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Evidence-Based Reviews

‘I’m sober, Doctor, really’: Best biomarkers for underreported alcohol use

When and how to use highly specific combinations to assess withdrawal risk.

Vol. 7, No. 9 / September 2008

Hospitalized patients who are not truthful about their alcohol consumption may be at risk for an unplanned withdrawal. Self-reports of alcohol use—such as CAGE and the Alcohol Use Disorders Identification Test (AUDIT)—are valid, inexpensive, and noninvasive, but patients easily can feign results.1 Biochemical measures are more objective, and combinations of markers are an effective tool to detect recent heavy drinking in the 10% to 25% of patients who underreport alcohol use.2

Biochemical measures can detect acute alcohol intoxication and recent prolonged drinking. Because marker levels return to normal after long-term abstinence, ongoing monitoring can help detect a relapse before a patient admits to it.3

This article presents 3 cases in which biochemical markers helped prevent alcohol withdrawal in patients who denied alcohol abuse. We discuss why we ordered biochemical tests and which combinations provided highly sensitive results.

CASE 1: Depression and substance abuse

Ms. C, age 39, presents with bleeding gums due to excessive warfarin, which she takes prophylactically for a history of deep vein thrombosis. She is seen by the psychiatric consultation service for depression—which she says she has experienced since “the day I was born”—and substance abuse that includes a history binge drinking. Ms. C says she has stopped drinking and remained abstinent for the past year because she is fearful of further damaging her kidneys. She also denies psychosis. She does not have a history or symptoms of hepatobiliary or hematologic disease.

Challenge. Despite Ms. C’s self-reported 1 year of sobriety, her history of binge drinking and depression calls for evaluating her alcohol withdrawal risk. Laboratory markers of alcohol abuse are the only means to assess her recent drinking behavior.

Discussion. Lab results include serum albumin of 3.4 g/dL, total bilirubin of 0.3 mg/dL, total protein of 6.3 g/dL, aspartate aminotransferase (AST) of 13 U/L, alanine aminotransferase (ALT) of 19 U/L, alkaline phosphatase of 136 U/L, and blood ammonia level of 37 μg/dL. Gamma-glutamyl transferase (GGT) is elevated at 104 U/L (normal range for women: 0 to 45 U/L). Mean corpuscular volume (MCV) is elevated at 101 fL (normal range 80 to 100 fL).

The combination of elevated MCV and GGT has a 95% sensitivity for alcohol abuse.4 GGT levels become elevated after 24 hours to 2 weeks of heavy alcohol consumption and return to normal within 2 to 6 weeks of abstinence, which allows them to detect binge drinking. MCV takes 6 to 8 weeks of heavy drinking—we which we define as consuming ≥40 grams of alcohol/day5—to become elevated and returns to normal within 3 months of abstinence.

These data provide evidence that Ms. C recently consumed substantial amounts of alcohol. As a result, we start her on alcohol withdrawal precautions (AWP).

Markers of alcohol abuse

Biochemical markers commonly used to detect alcohol abuse (Table 1) include:

  • blood alcohol level (BAL)
  • MCV
  • liver function tests (LFTs) such as ALT, AST, and GGT
  • carbohydrate deficient transferrin (CDT).

Table 1

By the numbers: Biomarkers of excessive alcohol consumption









Blood test normal range

<60 mg/L

Women: 0 to 45 U/L Men: 0 to 53 U/L

10 to 34 U/L

8 to 37 U/L

80 to 100 fL

Blood test abnormal range

>1.3% of total transferrin concentration

Women: >45 U/L Men: >53 U/L

Levels rarely exceed 500 U/L

Levels rarely exceed 300 U/L

>100 fL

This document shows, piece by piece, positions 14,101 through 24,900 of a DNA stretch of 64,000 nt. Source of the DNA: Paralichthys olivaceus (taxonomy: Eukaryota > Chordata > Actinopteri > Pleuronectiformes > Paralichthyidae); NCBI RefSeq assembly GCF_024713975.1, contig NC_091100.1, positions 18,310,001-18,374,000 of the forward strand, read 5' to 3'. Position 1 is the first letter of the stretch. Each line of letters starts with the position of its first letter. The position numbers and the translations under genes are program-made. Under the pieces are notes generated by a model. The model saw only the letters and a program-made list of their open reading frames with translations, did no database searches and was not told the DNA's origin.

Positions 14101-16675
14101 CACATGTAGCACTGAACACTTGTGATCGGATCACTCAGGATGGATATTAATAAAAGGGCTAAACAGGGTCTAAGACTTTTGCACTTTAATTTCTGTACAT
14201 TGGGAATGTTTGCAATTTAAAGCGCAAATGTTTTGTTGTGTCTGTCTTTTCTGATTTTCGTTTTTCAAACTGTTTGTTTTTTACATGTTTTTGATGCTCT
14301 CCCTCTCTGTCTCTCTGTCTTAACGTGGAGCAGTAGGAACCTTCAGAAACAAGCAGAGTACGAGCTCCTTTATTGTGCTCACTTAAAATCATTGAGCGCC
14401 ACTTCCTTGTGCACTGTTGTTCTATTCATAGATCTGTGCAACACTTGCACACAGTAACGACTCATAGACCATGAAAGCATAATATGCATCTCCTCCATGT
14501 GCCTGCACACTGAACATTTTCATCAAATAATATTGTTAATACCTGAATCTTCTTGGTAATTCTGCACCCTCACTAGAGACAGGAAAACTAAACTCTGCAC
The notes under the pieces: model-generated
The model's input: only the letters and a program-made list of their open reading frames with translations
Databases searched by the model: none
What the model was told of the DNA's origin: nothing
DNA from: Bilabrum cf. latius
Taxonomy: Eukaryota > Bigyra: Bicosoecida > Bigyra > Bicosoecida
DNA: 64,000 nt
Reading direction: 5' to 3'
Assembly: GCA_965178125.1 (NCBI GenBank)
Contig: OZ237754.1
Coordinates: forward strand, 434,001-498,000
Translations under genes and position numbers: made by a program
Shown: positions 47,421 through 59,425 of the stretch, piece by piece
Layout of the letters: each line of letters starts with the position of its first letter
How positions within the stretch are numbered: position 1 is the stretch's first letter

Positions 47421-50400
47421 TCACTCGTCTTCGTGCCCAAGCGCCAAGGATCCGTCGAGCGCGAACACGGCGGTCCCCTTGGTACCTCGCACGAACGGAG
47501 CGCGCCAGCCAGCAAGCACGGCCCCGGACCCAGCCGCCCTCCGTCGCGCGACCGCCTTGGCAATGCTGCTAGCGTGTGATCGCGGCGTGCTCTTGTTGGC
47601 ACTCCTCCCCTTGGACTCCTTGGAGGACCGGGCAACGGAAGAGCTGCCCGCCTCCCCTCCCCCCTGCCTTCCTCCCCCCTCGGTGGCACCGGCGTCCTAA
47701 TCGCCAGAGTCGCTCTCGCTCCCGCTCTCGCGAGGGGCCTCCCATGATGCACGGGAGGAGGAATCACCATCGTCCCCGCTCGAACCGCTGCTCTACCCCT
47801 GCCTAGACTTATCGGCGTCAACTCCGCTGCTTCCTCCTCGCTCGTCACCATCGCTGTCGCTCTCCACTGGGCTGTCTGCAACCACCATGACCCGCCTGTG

Time to elevation

2 to 3 weeks

24 hours to 2 weeks

3 to 7 days

3 to 7 days

After 6 weeks

Time to descent to normal levels

2 to 4 weeks of abstinence

2 to 6 weeks of abstinence

Half-life 12 to 24 hours

Half-life 37 to 57 hours

3 months

Dose-response of alcohol

60 g/d

80 to 200 g/d

≥40 g/d

≥40 g/d

≥40 g/d


55% to 90%a-e

37% to 85%b, f, g

AST:ALT ratio >2:1 has a 70% sensitivity and 92% to 100% specificity for alcoholic-induced liver diseaseh-j

20% to 70%b,k

Relapse sensitivity

55% to 76%a,l,m




92% to 97%a,b

18% to 93%a,b,e

64% to 66%b,k,n

Positive predictive value

46% to 75%c,g



Negative predictive value

72% to 98%a,c,g

69% to 92%a,e,g


AST: aspartate aminotransferase; ALT: alanine aminotransferase; CDT: carbohydrate deficient transferrin; GGT: gamma-glutamyl transferase; MCV: mean corpuscular volume

Source: Reference Citations: click here

BAL can document acute alcohol intoxication, but its use is limited because alcohol has a 4-hour half-life and an elimination rate of 7 grams/hour—equivalent to 1 drink/hour.6 (A “drink” typically is defined as a 12-ounce bottle of beer or wine cooler, a 5-ounce glass of wine, or 1.5 ounces of 80-proof distilled spirits.) Therefore, BAL will identify as false negatives alcohol-dependent patients who abstain from alcohol within 24 hours of testing.

MCV is an index of the average volume of erythrocytes. Macrocytosis occurs when the volume exceeds 100 fL. Elevated MCV is the most typical morphologic abnormality associated with excessive alcohol consumption7,8 and macrocytosis—sometimes without associated anemia—is often evident in persons with alcoholism. MCV elevates after 6 weeks of alcohol misuse and may remain elevated for up to 3 months after a person has stopped drinking.9

Because patients with disorders unrelated to alcohol use can have elevated MCV, alone it is not a useful screening marker for alcohol abuse.10 Additionally, because macrocytosis can persist under strictly controlled alcohol abstinence, MCV is not a reliable clinical indicator of relapse.11

LFTs measure enzymes and proteins. ALT, AST, and GGT are the most relevant for detecting heavy drinking. An AST:ALT ratio >2:1 supports a suspicion of alcohol abuse.12 More than 90% of patients with an AST:ALT ratio of 2:1 have alcoholic liver disease. This increases to more than 96% if the ratio is 3:1.13

GGT is an enzyme concentrated in the liver, bile ducts, and kidneys; normal range is 0 to 45 U/L (for females) or 53 U/L (for males).14 GGT levels >30 U/L correlate with alcohol consumption of >4 drinks per day.15 GGT has a half-life of 14 to 26 days and remains elevated for 4 to 6 weeks after drinking cessation, which make it useful for monitoring abstinence in treatment programs.16 Sensitivity ranges from 37% to 85% and specificity is as high as 93% in nonmedical populations.17 Although nonalcoholic liver disease can elevate GGT in persons who do not abuse alcohol, 50% to 72% of GGT elevations can be explained by excessive alcohol consumption.18